Meningiomas are the most common primary brain tumours. The tumours are very rarely cancerous. These tumours arise from the meningeal covering of the brain, namely from the arachnoid layer.
These tumours are named on the location of their origin and sometimes can become very large in size.
Risk factors for a meningioma include:
- Radiation treatment. Radiation therapy that involves radiation to the head may increase the risk of a meningioma.
- Female hormones. Meningiomas are more common in women, leading doctors to believe that female hormones may play a role. Some studies have also suggested a link between breast cancer and meningioma risk related to the role of hormones. Some research suggests that the use of oral birth control and hormone replacement therapy could raise the risk of meningioma growth.
- An inherited nervous system disorder. The rare disorder neurofibromatosis 2 increases the risk of meningioma and other brain tumors.
- Obesity. A high body mass index (BMI) is an established risk factor for many types of cancers, and a higher prevalence of meningiomas among obese people has been observed in several large studies. But the relationship between obesity and meningiomas is not clear.
- Weakness in hands or legs
- Difficulty in walking
- Memory disturbance
- Hearing loss
- Vision loss
- Scalp swelling or growth
- Weakness in legs or bowel or bladder problems in spinal meningiomas
- Headaches with vomiting
- Visual complaints
- Loss of consciousness
MRI brain with contrast is the best modality of diagnosis of these tumors. Certain cases may also require CT scan or angiography for surgical planning or treatment.
Treatment for Meningioma
1: Wait and Watch:
Small tumours or calcified tumours which may have been picked up on imaging done due to some other reason , especially in the elderly may be just kept under observation. Some of them may not show any growth and may not need any treatment.
2. Surgery :
Craniotomy and excision is the preferred treatment of choice in the majority of cases. Surgery depends on the location of the tumours and can be quite complicated. These tumours can sometimes grow very large in size and surgeries can be quite complex and demanding. Some tumours or locations may not allow complete removal and partial decompression may only be done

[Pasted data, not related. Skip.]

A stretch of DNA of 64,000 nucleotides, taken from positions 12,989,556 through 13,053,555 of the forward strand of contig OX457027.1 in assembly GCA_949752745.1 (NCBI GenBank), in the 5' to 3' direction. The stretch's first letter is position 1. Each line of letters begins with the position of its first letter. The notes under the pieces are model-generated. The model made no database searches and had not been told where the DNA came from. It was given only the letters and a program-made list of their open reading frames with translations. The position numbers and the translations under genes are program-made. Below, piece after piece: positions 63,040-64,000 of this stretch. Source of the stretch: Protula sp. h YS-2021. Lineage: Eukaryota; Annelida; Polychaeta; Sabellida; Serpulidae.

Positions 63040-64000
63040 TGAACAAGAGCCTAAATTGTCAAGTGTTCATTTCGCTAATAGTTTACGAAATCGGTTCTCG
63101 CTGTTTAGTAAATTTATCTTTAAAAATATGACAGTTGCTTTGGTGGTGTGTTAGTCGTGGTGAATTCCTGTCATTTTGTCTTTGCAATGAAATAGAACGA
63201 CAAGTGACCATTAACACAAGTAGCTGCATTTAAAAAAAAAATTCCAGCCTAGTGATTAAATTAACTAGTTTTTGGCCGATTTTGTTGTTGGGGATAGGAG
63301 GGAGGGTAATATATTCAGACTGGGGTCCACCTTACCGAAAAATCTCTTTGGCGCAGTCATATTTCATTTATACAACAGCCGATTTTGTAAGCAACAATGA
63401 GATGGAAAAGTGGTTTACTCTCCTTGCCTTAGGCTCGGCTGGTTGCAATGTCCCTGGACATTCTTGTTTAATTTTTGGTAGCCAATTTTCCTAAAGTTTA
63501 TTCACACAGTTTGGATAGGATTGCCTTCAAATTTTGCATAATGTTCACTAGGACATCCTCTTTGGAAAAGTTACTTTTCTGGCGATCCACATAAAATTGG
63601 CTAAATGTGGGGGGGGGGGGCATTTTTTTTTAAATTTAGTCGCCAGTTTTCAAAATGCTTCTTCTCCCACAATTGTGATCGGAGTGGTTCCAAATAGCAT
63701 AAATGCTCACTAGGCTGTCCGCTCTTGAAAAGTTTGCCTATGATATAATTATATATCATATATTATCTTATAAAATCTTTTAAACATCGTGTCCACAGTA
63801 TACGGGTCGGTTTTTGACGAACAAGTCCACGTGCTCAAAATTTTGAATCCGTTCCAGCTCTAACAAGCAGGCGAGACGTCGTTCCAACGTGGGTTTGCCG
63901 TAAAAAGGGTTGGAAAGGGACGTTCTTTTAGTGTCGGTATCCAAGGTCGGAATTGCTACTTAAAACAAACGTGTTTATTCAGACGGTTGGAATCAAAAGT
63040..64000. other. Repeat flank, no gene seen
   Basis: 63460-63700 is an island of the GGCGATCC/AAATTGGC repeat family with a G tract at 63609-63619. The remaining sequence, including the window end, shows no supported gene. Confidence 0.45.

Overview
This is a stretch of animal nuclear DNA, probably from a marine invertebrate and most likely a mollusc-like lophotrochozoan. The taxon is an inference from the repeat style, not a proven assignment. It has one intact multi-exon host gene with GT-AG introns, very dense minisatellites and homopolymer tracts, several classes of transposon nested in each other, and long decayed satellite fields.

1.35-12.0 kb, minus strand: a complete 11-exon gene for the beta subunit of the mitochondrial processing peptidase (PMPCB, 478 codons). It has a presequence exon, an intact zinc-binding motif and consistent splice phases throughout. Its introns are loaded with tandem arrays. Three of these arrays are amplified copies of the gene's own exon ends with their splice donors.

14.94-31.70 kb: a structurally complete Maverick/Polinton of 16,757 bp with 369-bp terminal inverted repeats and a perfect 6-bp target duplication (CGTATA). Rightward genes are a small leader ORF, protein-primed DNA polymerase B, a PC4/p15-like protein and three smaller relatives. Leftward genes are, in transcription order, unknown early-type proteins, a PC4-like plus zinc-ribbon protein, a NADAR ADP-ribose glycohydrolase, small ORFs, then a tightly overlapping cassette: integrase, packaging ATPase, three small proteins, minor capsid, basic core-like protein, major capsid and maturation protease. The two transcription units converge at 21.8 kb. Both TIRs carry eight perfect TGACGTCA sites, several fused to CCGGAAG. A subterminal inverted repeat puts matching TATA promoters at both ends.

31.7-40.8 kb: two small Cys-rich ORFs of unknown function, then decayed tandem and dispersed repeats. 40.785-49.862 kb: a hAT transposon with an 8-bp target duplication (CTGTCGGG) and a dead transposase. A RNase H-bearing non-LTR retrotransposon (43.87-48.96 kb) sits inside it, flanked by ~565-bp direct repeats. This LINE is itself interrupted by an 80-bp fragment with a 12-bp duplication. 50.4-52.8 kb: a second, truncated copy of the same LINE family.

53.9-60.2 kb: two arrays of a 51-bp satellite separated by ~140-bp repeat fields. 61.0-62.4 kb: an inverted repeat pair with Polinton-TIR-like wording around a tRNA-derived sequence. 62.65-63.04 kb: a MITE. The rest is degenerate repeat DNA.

Modern tools such as Neuronavigation, intra op imaging, intra op neuromonitoring help make surgery safer and help in more complete removal of the tumour.
Spinal meningiomas are treated with laminectomy and removal of the tumours. These tumours though small can present with significant weakness in the body due to their location
Some tumours which may have destroyed the skull bone or have come out in the scalp may need complex reconstruction of the skull or face with the help of a plastic surgeon.
3. Radiosurgery (SRS) / Gamma Knife:
Certain tumours which may be small in size, or in dangerous locations may be treated with SRS. Residual tumours after surgery may be treated with radiosurgery .
4. Radiation therapy
Tumours which are high grade , or tumours which can not be removed surgically may be treated with radiotherapy to control their growth.
Treatment of these tumours can be quite complex and difficult and may need multi modality care .
Meningiomas can be classified into 3 grades. Grading can only be done after surgical removal of the tumour of biopsy from the tumour. Treatment options and outcome depends on the grade of tumours.
The most common grade. Majority of meningiomas will fall into this category. These are generally slow growing tumours which can cause symptoms due to their location and size. These meningiomas can be cured after total removal during surgery. Cases where surgery maynot be an option or where total removal is not feasible may be treated with SRS or radiotherapy.
Atypical meningiomas are mid-grade tumours. This means the tumours have a higher chance of coming back after being removed. These tumours will be generally given radiotherapy after removal to reduce the chances of recurrence.
Anaplastic meningiomas are malignant (cancerous). This means they are fast-growing tumours. These tumours can be quite aggressive and grow rapidly and need to be treated with surgery, radiation and chemotherapy. They have a very strong tendency to recur and may need multiple surgeries.
As these tumours arise from the covering of the brain most of them cause symptoms due to pressure and size. Once removed most patients can recover completely and live a normal healthy life.
Very large tumours can be removed safely and cured with current surgical techniques and methods.
Large parasagital meningioma
Large pterional menigioma
Large intraventricular meningioma removed using minimally invasive transportal technique
Tumor coming out of the skull causing growth and swelling
Large olfactory groove meningioma